Monday, March 18, 2013

Breaking (musical) rules

So you should go sing along with “’Tis Sweet to Sing the Matchless Love”. (It’s okay, i’ll wait.)

Now go and do it again, and pay close attention to the way you sing the bit that goes (in the first verse) For Jesus died on Calvary. Now do it again, but pay attention to the soprano notes.

Generally, we sing the melody of our congregational songs such that they match the soprano line (transposed an octave or so down for the males and contraltos among us). Oddly, though, i have never heard a Mormon congregation sing the melody of this line of this song such that it matches the soprano notes—they sing along with the alto line, but a few notes higher (i.e., in the normal soprano range for the song).

I find this really interesting, ’cause i don’t think that it’s something that ever gets overtly taught—people just learn to sing the melody this way by hearing other people sing the melody this way. I wonder where it started, you know?


Aaron Nuzman said...

I'd like to point out that the melody follows the tenor line, not "the alto line, but a few notes higher," as you put it.

Michelle said...

I noticed this same phenomenon today as we sang "The Lord is My Shepherd". Everyone started singing the moving alto line rather than the stationary soprano line. The most interesting part was that at the end of the song people were jumping back and forth between the soprano and alto parts, singing with whichever melody line moved. It's like people can't stand to sing the same note more than 2 times in a row.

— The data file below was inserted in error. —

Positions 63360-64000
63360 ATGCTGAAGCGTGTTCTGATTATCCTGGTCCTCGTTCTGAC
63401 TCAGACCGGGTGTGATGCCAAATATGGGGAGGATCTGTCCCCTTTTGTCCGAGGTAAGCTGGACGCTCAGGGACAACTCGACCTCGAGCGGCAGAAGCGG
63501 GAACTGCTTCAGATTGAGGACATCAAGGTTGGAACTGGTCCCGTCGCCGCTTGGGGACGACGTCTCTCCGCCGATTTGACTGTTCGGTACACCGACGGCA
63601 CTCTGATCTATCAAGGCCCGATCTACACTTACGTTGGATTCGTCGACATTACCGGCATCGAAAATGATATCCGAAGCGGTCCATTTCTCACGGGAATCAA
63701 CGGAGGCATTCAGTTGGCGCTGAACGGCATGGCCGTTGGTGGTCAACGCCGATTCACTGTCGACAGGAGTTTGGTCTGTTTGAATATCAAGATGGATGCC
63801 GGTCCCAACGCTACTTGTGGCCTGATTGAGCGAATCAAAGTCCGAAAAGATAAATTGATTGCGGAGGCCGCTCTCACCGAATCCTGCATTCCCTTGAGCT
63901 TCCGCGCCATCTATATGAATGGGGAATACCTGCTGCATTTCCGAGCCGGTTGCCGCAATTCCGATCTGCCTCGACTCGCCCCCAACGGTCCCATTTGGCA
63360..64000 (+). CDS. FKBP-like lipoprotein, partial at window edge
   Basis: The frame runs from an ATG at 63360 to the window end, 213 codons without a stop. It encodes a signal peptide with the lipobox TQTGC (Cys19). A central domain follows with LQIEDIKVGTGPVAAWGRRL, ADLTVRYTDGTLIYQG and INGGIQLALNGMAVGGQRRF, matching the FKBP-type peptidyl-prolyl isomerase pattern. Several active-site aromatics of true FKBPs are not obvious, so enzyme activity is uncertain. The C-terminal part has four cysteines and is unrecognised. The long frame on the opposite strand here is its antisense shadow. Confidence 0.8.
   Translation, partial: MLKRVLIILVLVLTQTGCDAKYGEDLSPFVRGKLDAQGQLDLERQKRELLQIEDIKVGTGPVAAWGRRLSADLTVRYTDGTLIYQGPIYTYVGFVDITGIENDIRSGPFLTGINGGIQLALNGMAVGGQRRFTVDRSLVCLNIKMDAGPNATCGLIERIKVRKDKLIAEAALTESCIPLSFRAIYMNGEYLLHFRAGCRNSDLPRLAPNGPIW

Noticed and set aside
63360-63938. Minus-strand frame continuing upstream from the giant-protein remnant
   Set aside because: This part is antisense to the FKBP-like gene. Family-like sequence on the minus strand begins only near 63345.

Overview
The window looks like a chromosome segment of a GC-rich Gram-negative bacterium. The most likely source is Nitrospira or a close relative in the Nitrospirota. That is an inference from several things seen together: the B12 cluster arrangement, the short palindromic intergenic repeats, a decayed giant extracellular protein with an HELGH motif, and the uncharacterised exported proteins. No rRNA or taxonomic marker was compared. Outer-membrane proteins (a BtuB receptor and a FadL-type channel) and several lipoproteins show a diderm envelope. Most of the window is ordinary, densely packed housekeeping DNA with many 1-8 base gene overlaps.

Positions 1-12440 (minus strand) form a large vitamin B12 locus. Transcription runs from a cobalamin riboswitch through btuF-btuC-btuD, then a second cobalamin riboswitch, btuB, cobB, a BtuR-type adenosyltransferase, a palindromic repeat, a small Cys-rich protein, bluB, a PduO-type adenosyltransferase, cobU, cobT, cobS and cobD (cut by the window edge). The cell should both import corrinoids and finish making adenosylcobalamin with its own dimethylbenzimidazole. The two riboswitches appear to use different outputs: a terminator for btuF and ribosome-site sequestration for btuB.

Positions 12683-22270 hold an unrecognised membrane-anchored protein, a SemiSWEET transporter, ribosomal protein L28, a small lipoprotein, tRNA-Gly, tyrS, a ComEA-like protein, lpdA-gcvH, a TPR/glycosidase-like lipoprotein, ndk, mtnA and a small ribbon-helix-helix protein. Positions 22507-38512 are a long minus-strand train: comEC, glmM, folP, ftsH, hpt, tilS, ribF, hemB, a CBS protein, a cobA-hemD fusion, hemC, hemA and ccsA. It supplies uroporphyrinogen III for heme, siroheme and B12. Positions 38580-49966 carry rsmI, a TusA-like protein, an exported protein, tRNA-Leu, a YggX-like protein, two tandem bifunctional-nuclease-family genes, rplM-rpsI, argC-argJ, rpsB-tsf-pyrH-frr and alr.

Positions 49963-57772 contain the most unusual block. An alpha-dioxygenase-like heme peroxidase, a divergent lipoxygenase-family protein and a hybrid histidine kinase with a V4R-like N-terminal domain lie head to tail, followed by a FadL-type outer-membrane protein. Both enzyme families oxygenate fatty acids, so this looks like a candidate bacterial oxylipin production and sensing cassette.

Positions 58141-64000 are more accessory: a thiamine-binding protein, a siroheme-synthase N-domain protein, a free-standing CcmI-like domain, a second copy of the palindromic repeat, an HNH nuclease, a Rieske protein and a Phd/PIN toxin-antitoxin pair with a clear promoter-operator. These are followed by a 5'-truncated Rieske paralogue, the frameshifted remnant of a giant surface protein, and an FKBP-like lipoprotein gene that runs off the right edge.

Heather the Mama Duk said...

I love singing that soprano part because it's like a lesson in rhythm. I've never noticed if most people are not doing the same note over and over. I like belting it out.

David B said...

@Aaron Nuzman: Good catch! I didn’t think to look in the lower register for what might be going on.

Relatedly, i have to say that it’s really cool that Mormons tend to spontaneously break into harmony (even for some songs that are labeled for unison singing). It makes for a much more pleasant sonic environment.

Heather the Mama Duk said...

Speaking of singing, I'm a big fan of the a capella singing the Tralee Branch in Ireland does some of the time (the rest of the time they sing along with the Hymns CDs... and don't keep the same tempo even remotely). I think we should ditch the organist and sing a capella in our ward from now on.